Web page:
The person I was speaking to turned to me with tears in her eyes and whispered, in her broken English: “I’m scared. I been scared for so long.”
I had never counted myself among those who read the Daily Mail, but knew so little about asylum seekers that my views had long been distorted by the headlines that pervade the national consciousness. “Bombers are all spongeing asylum seekers” the Daily Express proclaimed on its front page back in 2005 – no wonder I was worried about telling my mum that my upcoming four week project on refugee and asylum health.
The realities of seeking asylum in the UK are not reflected in the tabloids – people are dispersed around the country, often detained in centres with minimal monetary support and no right to work, all of which contribute to the significantly higher levels of mental health problems, already hugely impacted by the trauma of being uprooted and persecuted in their home countries.
Approximately 3 in 4 applications for asylum are denied and, although many will return home, some are told they cannot do so. They are left very much in limbo, with no support apart from that offered by friends.
Asylum seekers, including those whose claims or appeals are being processed, are currently guaranteed health care, but failed asylum seekers have minimal access, unless they are in urgent need of care. Current guidance to the health care profession in England is equivocal, and leaves many doctors in the unenviable position of being forced to make political rather than health care related decisions.
It also lacks much evidence in its formation, even one of its central tenets – as a supposed means of preventing “health tourism” – has been described as lacking in supporting data in 2005.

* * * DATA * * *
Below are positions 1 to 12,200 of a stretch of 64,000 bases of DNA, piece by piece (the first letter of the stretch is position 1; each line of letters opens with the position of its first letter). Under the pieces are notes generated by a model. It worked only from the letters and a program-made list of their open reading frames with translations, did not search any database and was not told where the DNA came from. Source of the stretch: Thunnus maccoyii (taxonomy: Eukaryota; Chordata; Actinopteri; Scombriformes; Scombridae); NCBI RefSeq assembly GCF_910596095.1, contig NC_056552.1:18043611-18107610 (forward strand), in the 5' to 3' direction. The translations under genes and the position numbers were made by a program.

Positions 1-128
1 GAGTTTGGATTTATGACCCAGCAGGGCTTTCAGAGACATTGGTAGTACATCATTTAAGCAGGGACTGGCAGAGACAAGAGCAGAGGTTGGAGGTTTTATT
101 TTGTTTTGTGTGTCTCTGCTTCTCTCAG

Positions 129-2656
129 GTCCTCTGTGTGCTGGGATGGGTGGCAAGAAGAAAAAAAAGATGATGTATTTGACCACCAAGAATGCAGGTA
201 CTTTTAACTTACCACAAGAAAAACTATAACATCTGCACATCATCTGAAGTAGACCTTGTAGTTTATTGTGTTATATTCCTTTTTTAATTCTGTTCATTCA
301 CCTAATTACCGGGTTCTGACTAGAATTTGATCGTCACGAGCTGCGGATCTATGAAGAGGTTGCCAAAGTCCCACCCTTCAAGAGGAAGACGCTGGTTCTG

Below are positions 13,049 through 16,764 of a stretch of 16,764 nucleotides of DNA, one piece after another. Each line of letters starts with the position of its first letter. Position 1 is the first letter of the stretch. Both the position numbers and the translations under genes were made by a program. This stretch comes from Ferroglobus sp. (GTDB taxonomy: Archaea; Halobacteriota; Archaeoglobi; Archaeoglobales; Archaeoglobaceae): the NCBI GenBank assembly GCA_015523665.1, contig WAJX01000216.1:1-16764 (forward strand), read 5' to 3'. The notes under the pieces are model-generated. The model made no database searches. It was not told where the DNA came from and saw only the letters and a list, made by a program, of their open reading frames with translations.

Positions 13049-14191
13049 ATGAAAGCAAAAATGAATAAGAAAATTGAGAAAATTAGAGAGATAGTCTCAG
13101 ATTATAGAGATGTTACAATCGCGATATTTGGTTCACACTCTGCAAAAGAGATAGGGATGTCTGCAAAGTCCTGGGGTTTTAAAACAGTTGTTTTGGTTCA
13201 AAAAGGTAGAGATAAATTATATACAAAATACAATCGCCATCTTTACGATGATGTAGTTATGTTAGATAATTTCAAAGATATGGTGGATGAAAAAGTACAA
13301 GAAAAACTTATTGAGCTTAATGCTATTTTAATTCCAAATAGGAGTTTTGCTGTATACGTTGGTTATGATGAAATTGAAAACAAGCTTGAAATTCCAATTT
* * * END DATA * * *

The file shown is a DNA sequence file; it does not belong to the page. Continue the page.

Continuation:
The lady I was speaking to during my project had had her claim for asylum rejected three months previously. Having fled her country following persecution of her ethnic group, including abuse and rape, she endured a traumatic journey organised by a family friend and claimed asylum in the UK.
She was forced to relive her story many times over for immigration officials and has been told that, not only can she receive no support here, she cannot return home. She is destitute, has been staying with friends and seems without hope. In all that time she has not once felt safe, due to the uncertainty of life in the asylum system. She is not eligible for any but emergency healthcare provision; a poor state of affairs for the sixth richest country in the world, and supposedly one of the most ethically aware.
The health minister for Wales made clear last year that all asylum seekers including those who have failed to attain refugee status will have access to free healthcare whilst still in the country; though it did take the case of cancer patient Ama Sumani for doctors to push politicians to such a measure – will it take another such tragedy for the NHS in England to fall into line?
James Clark is a second year medical student at Liverpool University.